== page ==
Jupiter, Florida ─ October 17, 2017 ─ Charleston Laboratories, Inc. announced today that it resubmitted the new drug application (NDA) for its novel investigational treatment, CL-108, for the relief of moderate to severe acute pain while preventing and reducing opioid-induced nausea and vomiting (OINV) for patients with pain severe enough to require an opioid.
“I am pleased with all the hard work of our management team and the continued, unwavering support from our shareholders. Upon reacquiring the commercial rights to CL-108 our goal was to accelerate bringing this novel drug to market and resubmission marks the first critical step,” said Paul Bosse, President and Chief Executive Officer of Charleston Laboratories. “The enthusiasm and understanding from potential commercial partners regarding the true unmet need in acute pain, reinforces our belief that CL-108 will redefine the treatment paradigm.”
“Over the past year, we have intensified our engagement of key stakeholders in acute pain management within the areas of advocacy, education, access, and distribution to gain alignment regarding our commercialization strategy. Based on continual feedback and support, we are even more confident that our commercial plan represents a unique opportunity to create appropriate access for CL-108, a much needed and well-differentiated treatment. Our plan will emphasize responsible prescribing, distribution and safe use for the millions of acute pain sufferers,” said Terrence Terifay, Chief Commercial Officer of Charleston Laboratories.
If approved, CL-108 may help acute pain patients who require an opioid analgesic while preventing and reducing OINV, thus providing patients a smoother recovery and reducing the need for continued use of opioid analgesics. Charleston Laboratories endeavors to create a new class of opioid analgesics supported by responsible labeling and dispensing strategies that will aid in efforts to minimize abuse and misuse.
CL-108 is a fixed-dose, immediate-release bi-layered tablet with a rapid release layer containing 12.5 mg of promethazine and a second layer containing 7.5 mg of hydrocodone and 325 mg of acetaminophen.
About Opioid-Induced Nausea & Vomiting (OINV)
Two of the most common side effects experienced by patients taking opioids for acute pain management are nausea1,2 and vomiting1. In fact, approximately 40% of patients prescribed opioids for pain experience OINV.3,4 That translates to approximately 75 million instances of OINV in the US each year.3-7
OINV can be extremely burdensome for patients and presents barriers to achieving effective management of acute pain and recovery.3 Both healthcare professionals and patients have indicated that OINV was the primary reason for treatment discontinuation. Patients also stated a willingness to give up some degree of pain relief to mitigate the most bothersome side effect that is OINV.3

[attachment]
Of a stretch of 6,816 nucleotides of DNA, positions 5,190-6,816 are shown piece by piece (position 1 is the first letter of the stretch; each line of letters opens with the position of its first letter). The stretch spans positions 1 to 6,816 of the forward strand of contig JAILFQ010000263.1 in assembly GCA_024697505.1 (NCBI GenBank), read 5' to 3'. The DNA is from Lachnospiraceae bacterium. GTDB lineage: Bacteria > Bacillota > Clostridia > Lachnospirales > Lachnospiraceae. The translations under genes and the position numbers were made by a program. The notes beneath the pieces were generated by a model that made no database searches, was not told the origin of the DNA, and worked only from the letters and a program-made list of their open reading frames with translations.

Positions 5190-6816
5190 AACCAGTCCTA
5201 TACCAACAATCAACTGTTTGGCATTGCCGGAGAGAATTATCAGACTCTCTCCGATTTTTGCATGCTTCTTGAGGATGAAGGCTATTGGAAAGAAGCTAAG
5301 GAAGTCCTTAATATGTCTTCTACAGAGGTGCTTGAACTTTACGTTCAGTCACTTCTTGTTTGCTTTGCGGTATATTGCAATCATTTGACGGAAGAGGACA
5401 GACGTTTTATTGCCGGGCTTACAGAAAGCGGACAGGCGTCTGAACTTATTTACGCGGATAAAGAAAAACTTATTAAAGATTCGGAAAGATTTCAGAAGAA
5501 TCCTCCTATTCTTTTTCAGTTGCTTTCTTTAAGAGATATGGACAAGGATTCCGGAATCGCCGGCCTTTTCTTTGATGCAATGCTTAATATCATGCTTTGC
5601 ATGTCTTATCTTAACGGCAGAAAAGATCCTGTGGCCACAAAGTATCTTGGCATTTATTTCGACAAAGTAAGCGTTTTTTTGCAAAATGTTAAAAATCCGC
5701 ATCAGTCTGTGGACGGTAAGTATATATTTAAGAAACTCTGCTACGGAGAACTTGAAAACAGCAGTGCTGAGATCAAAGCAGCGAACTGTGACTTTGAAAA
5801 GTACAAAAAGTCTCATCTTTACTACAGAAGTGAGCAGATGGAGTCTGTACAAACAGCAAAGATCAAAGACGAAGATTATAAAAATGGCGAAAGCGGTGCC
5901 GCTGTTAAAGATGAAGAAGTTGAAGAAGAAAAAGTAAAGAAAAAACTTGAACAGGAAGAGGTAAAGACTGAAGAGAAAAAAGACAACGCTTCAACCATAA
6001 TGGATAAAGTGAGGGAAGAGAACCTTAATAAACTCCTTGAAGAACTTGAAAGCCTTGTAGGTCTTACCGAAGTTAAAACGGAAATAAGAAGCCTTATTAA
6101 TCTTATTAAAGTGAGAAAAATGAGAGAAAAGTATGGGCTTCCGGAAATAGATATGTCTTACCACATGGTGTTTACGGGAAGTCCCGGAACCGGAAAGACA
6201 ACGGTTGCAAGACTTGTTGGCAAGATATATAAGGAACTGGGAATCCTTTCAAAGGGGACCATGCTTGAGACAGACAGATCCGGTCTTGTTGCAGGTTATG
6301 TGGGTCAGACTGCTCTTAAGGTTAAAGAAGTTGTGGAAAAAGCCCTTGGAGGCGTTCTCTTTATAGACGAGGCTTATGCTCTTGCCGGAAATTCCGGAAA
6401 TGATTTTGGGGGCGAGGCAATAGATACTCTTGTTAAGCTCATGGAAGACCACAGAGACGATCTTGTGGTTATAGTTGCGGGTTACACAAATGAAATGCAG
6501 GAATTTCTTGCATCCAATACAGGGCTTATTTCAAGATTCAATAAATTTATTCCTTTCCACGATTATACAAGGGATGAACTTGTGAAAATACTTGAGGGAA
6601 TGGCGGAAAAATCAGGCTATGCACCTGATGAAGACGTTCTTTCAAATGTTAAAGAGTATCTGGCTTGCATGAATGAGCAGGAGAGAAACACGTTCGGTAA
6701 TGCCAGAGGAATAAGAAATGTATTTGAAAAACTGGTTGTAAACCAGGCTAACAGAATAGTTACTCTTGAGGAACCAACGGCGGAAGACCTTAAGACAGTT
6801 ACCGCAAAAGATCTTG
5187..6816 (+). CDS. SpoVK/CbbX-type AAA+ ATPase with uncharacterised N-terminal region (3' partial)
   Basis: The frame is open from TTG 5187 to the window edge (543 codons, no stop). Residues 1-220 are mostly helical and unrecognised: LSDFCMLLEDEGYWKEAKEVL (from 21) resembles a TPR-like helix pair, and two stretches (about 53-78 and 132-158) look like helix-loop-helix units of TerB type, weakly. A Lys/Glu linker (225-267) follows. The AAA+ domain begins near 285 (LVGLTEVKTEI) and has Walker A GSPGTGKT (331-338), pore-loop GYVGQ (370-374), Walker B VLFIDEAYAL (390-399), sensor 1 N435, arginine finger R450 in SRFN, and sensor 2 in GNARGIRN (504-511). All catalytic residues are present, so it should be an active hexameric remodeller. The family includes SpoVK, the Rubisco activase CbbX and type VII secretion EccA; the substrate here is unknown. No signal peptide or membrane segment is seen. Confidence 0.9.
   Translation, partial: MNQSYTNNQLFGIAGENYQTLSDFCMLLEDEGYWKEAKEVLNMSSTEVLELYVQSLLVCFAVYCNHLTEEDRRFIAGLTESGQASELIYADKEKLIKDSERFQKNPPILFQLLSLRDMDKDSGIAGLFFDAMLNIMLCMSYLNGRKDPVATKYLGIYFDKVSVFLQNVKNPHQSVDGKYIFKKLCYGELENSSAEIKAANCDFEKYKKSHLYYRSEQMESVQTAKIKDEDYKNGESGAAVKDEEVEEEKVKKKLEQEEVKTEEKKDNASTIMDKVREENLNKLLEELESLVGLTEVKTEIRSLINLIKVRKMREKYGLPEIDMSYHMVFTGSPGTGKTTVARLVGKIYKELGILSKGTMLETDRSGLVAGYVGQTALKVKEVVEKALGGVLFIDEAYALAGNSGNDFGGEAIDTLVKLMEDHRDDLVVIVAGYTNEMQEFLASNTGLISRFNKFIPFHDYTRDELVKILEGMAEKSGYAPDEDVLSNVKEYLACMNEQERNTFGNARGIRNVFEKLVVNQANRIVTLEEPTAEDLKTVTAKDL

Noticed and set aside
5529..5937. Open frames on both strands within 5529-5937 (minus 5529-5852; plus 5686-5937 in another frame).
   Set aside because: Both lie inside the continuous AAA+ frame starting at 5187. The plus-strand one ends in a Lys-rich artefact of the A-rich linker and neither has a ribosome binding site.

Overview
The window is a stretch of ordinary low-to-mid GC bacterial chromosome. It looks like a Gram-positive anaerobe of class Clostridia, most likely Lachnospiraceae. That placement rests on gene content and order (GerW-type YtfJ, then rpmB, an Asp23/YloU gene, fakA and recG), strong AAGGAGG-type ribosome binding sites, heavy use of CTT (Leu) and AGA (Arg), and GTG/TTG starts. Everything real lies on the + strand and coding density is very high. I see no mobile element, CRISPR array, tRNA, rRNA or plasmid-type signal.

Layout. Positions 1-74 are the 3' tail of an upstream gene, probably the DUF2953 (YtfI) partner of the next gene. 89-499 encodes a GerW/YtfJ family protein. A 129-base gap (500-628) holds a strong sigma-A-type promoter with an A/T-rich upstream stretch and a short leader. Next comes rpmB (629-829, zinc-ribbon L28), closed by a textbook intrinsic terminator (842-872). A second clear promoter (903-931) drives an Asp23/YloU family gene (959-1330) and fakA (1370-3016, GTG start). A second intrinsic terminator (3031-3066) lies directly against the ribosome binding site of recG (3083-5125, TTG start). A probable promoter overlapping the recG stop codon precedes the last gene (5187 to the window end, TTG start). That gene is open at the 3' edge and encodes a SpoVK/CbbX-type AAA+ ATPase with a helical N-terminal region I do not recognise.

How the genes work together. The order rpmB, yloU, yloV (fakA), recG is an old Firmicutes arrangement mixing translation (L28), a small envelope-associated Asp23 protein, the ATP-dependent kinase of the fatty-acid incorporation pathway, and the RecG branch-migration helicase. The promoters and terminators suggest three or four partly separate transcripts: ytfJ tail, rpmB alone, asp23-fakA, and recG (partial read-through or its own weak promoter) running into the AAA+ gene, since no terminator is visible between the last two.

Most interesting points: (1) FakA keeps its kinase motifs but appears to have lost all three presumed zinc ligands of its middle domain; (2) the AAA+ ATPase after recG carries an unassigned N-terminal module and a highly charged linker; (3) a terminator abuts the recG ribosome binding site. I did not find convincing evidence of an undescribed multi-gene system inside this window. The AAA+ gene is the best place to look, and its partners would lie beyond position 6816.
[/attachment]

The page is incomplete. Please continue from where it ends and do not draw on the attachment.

The challenges of OINV are not limited to poor patient outcomes.3 The economic impacts of OINV include higher healthcare costs,3 longer recovery periods, and the need for additional patient care. Patients suffering from OINV showed increased utilization of inpatient and outpatient services, resulting in an increase of healthcare costs per patient from an analysis of claims data.3
About Charleston Laboratories, Inc.
Charleston Laboratories, Inc. is a privately held, specialty pharmaceutical company focused on the research, development and commercialization of novel pain products and technologies designed to prevent or reduce nausea and vomiting.
Charleston Laboratories’ product pipeline seeks to address unmet needs in Opioid-Induced Nausea and Vomiting (OINV) and Migraine-Associated Nausea and Vomiting (MANV). Charleston Laboratories intends to introduce novel acute pain therapies that reduce the burdensome side effects related to opioid analgesics and other products.
For more information, please visit www.charlestonlabs.com
Didi Discar, Principal
References: 1. Rogers E, Mehta S, Shengelia R, Reid MC. Four Strategies for Managing Opioid Induced Side Effects in Older Adults. Clin Geriatr. 2013;21(4):1-14. 2. Benyamin R, Trescot AM, Datta S, et al. Opioid complications and side effects. Pain Physician. 2008;11(2 Suppl):S105-S120. 3. Nicholson BD. Economic and clinical burden of opioid-induced nausea and vomiting. Postgrad Med. 2017;129(1):111-117. 4. Wood GJ, Shega JW, Lynch B, Von Roenn JH. Management of intractable nausea and vomiting in patients at the end of life: “I was feeling nauseous all of the time…nothing was working.” JAMA. 2007;298(10):1196-1207. 5. Smith HS, Smith JM, Seidner P. Opioid-induced nausea and vomiting. Ann Palliat Med. 2012;1(2);121-129. 6. IMS Institute for Healthcare Informatics. Use of opioid recovery medications: Recent evidence on state level buprenorphine use and payment types. IMS Health Incorporated: Parsippany, NJ, September 2016. 7. Volkow ND, McLellan TA, Cotto JH, Karithanom M, Weiss SR. Characteristics of opioid prescriptions in 2009. JAMA. 2011;305(13):1299-1301.